Fed.R.Civ.P. 42(a). The power to consolidate related actions falls within the inherent authority of every court “to control the disposition of the causes on its docket with economy of time and effort for itself, for counsel, and for litigants.” Landis v. N. Am. Co., 299 U.S. 248, 254 (1936); In re Sterling Fin. Corp. Sec. Class Action, No. 07-1879, 2007 U.S. Dist. LEXIS 93708, at *7 (E.D. Pa. 2007) (“Rule 42(a) grants the court broad discretion to consolidate actions in order to ‘facilitate the administration of justice.'”) Consolidation of substantially identical shareholder derivative actions can help alleviate needless duplication of time, effort, and expense on the part of the parties and the court. In re TMI Litig., 193 F.3d 613, 724 (3d Cir. 1999) (“The purpose of consolidation is to ‘streamline and economize pretrial proceedings so as to avoid duplication of effort, and to prevent conflicting outcomes in cases involving similar legal and factual issues.'”) When consolidation is appropriate, the court has the discretion to order the consolidation of subsequently-filed or transferred cases that allege similar facts as those alleged in the current shareholder derivative suits. Horn v. Raines, 227 F.R.D. 1, 2 (D.D.C. 2005) (ordering consolidation of all related derivative actions).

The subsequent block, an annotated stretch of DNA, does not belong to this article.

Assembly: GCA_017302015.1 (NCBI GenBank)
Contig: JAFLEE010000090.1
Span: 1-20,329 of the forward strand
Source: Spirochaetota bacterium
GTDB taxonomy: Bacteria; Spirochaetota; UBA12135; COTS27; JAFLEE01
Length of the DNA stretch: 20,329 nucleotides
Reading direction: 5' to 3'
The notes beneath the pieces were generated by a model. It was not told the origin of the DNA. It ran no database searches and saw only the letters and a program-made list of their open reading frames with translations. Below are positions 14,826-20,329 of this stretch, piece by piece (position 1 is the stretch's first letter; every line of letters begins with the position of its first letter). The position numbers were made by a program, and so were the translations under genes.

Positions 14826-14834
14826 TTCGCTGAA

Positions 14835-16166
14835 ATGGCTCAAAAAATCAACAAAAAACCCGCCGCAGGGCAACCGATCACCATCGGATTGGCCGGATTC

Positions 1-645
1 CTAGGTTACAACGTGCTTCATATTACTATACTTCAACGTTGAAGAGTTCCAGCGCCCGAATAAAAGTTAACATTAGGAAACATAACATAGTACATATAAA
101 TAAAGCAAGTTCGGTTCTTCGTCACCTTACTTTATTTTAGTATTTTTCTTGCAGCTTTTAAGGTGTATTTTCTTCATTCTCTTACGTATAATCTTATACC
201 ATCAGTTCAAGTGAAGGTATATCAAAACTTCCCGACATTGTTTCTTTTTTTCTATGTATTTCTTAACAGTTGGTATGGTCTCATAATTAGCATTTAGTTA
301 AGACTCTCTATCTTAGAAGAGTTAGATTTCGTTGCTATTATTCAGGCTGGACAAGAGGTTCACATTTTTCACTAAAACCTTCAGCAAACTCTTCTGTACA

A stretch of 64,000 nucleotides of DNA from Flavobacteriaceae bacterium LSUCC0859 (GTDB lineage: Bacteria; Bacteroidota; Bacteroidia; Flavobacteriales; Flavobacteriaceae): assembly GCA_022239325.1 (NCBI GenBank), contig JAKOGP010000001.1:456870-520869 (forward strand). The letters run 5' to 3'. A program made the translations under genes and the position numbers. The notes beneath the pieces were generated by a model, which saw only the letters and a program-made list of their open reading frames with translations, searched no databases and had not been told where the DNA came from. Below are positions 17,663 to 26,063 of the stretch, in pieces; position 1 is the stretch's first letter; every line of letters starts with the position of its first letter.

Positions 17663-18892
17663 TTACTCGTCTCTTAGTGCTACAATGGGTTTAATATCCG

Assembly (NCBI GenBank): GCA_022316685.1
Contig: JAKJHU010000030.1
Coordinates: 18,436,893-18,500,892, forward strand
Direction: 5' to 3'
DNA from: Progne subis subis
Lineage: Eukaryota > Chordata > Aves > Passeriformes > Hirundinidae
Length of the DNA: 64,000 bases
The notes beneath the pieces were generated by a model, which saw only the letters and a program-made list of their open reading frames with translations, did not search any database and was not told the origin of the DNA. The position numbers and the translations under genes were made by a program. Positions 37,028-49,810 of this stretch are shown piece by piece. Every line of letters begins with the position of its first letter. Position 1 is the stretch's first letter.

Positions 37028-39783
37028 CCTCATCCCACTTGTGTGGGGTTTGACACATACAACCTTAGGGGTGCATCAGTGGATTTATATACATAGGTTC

Here, in each of these actions, the plaintiffs assert, inter alia, breach of fiduciary duty claims arising out of the defendants': (1) illicit over-admittance of patients to its inpatient mental health facilities; (2) improper billing to government agencies in violation of the False Claims Act; (3) issuance of false and misleading financials to the U.S. Securities and Exchange Commission; (4) repurchase of tens of millions of dollars of Universal stock while it traded at artificially inflated prices; and (5) sale of millions of dollars of their own personally held Universal shares to the unsuspecting public, reaping tens of millions of dollars in illicit gains. Each of these actions arises from a common nucleus of operative facts and involves virtually identical questions of law. The nearly identical questions of law and fact that predominate support consolidating the four shareholder derivative actions for all purposes under Rule 42(a). See A.S. v. SmithKline Beecham Corp., 769 F.3d 204, 212 (3d Cir. 2014) (“district courts have ‘broad power' to consolidate cases that share ‘common question[s] of law or fact'”).